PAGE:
11/09/2015 8:13 AM IST | Updated 15/07/2016 8:25 AM IST

Podcast: Pickles In India - As Varied And Diverse As The Country Itself



Mango, Lime, Ginger, and Chilli,

even Fish, Prawn, Garlic and Tendli.

There is little

that we do not pickle.

Name any ingredient and some region of India probably has a pickle recipe for that. Think back to your childhood and about pickles in particular - from the special bottles, known as barnis, to the faint aroma of the spices that our grandmums used, pickles are about more than just taste and flavour. They are about nostalgia, memories and diversity, something that commercial pickles can only hope to match. In this episode of The Real Food Podcast, Vikram Doctor takes you on a journey across India, telling you about the mind-boggling variety of pickles that we make and what sets our pickles apart.

Unlike the vinegar and brine-based pickles usually found in Western countries, our pickles are predominately made using oil. This is a bit unusual. Oil, unlike salt and vinegar, doesn't destroy bacteria or desiccate the produce, two crucial aspects of pickling any ingredient. But, oil is where all the magic happens. Ananda Solomon, the executive chef at Vivanta by Taj - President, explains, "Pickle has life in it - it keeps on maturing, and oil helps in enhancing that." Simply put, the chemicals that give spices their flavour and aroma are enhanced by the use of oil.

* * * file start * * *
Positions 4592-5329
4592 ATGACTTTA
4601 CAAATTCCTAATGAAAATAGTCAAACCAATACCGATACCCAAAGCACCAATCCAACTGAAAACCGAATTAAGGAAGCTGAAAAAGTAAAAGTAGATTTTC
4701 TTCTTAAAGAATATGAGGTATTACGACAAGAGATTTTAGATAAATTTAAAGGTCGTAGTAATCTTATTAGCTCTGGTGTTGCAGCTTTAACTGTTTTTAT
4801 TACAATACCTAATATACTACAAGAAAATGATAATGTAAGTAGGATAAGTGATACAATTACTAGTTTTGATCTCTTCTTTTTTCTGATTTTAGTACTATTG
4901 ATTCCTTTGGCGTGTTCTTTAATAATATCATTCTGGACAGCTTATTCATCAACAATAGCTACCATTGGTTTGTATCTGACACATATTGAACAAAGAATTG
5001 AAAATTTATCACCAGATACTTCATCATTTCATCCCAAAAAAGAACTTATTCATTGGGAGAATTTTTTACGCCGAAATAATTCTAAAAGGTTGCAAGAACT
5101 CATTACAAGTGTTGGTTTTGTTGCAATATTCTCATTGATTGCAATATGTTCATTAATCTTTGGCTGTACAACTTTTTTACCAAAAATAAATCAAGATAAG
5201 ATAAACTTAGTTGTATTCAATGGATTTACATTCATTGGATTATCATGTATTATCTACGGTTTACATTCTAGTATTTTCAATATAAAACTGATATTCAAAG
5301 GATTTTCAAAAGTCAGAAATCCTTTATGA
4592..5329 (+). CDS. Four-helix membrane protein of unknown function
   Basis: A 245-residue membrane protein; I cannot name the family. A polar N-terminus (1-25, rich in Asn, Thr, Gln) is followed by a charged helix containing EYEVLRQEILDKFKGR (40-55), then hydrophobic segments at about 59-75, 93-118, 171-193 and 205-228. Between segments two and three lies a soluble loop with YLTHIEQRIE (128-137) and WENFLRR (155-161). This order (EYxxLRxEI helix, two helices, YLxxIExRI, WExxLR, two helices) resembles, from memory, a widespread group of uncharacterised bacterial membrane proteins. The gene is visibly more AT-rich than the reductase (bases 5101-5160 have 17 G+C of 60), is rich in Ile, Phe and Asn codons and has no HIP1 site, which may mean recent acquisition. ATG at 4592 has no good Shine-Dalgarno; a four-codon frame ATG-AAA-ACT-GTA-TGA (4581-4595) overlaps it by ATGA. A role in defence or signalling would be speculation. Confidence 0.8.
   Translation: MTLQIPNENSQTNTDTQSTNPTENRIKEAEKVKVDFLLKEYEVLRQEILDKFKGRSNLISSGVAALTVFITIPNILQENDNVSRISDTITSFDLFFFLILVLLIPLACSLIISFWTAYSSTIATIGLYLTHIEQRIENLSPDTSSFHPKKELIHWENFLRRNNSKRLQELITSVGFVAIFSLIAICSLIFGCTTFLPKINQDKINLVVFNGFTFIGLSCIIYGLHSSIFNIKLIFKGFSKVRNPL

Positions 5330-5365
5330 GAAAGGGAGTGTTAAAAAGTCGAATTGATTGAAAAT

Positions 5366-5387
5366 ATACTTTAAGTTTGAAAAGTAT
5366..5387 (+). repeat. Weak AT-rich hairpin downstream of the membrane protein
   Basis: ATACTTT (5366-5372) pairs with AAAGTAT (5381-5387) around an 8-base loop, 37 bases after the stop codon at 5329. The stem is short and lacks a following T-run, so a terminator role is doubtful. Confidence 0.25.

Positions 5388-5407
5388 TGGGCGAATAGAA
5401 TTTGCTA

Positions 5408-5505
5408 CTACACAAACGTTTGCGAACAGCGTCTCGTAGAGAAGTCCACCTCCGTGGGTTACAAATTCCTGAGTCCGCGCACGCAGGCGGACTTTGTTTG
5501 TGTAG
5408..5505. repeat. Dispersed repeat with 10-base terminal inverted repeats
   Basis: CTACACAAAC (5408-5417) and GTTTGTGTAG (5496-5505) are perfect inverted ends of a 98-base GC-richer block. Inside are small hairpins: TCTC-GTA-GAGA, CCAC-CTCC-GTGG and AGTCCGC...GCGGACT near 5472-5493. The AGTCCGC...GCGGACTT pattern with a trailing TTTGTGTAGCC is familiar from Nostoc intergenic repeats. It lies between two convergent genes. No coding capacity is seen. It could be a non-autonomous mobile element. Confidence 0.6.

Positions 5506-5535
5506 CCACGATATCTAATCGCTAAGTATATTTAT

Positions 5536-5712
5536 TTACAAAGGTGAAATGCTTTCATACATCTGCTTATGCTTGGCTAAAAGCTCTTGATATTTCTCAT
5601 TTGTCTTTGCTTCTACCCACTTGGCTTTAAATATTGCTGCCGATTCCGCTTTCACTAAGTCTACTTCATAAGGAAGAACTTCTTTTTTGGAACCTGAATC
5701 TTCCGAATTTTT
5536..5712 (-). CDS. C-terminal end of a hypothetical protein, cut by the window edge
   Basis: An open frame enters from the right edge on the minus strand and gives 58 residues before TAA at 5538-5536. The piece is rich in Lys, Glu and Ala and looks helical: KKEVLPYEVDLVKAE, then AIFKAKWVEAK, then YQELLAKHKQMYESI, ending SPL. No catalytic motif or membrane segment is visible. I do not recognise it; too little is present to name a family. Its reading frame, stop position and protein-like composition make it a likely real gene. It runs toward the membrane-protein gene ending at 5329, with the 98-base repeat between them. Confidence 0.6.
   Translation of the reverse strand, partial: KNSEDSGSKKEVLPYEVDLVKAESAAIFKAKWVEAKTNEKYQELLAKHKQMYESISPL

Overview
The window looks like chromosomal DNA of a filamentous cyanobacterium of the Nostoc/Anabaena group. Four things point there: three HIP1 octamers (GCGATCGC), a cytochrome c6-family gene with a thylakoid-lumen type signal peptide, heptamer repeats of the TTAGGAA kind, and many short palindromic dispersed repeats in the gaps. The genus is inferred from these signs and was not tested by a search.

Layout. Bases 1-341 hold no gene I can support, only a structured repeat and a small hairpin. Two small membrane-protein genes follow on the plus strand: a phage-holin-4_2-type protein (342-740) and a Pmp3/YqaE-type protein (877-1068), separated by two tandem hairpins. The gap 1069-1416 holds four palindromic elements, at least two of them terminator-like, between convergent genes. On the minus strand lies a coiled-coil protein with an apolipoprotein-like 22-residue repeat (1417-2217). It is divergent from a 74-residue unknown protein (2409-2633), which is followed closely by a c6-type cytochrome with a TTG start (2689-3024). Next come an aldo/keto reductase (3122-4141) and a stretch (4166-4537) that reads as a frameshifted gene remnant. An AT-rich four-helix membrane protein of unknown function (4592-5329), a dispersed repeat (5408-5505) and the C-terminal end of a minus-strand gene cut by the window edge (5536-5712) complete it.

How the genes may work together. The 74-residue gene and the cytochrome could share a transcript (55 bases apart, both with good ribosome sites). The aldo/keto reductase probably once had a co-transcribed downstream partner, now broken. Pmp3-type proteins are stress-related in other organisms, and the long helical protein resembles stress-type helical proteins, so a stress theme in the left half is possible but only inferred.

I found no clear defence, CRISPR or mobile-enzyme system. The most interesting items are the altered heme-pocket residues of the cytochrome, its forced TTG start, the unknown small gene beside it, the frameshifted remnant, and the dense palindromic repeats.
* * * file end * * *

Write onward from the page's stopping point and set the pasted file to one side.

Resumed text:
The use of oil is also why pickle making in India is such an intricate ritual. Not only do we prefer using certain kinds of oil (mustard in the north and sesame down south), which are known to last longer, we also have elaborate processes of pre-cooking ingredients and drying them in the sun. Bangalore-based writer and author Kaveri Ponnapa has written an excellent piece in Scroll, which details the craft of making traditional Coorg pickles.

Unsurprisingly, Coorg isn't the only place that boasts of pickles endemic to a region. From the carrot pickle in North India to the mussels pickle in south, India has an impressive and unmatchable array of pickles. In fact, in a Google search with a generic term "pickle types", the first search result is Wikipedia's page on the list of Indian pickles. As Rita D'souza, the author of Pickles and Chutneys of India, tells Vikram, everything can be pickled. "Even potato can be pickled - that was surprising even for me!" says Rita.

It's difficult to get your hands on Rita's book, as well as others such as Usha's Pickle Digest. And, with more and more pickles being mass produced, it may seem as though we are forgetting the delightful flavours of homemade pickles in favour of the convenience that commercial pickles provide. But, there are some restaurants, like Taj Connemara's Raintree with its pickle trolley, that are giving them the importance they deserve. And, as a hopeful Rita points out, thanks to the internet, the pendulum is swinging towards the discovery of our culinary history and tradition.

Pickles are crucial to Indian cuisine and we need to enjoy them all.

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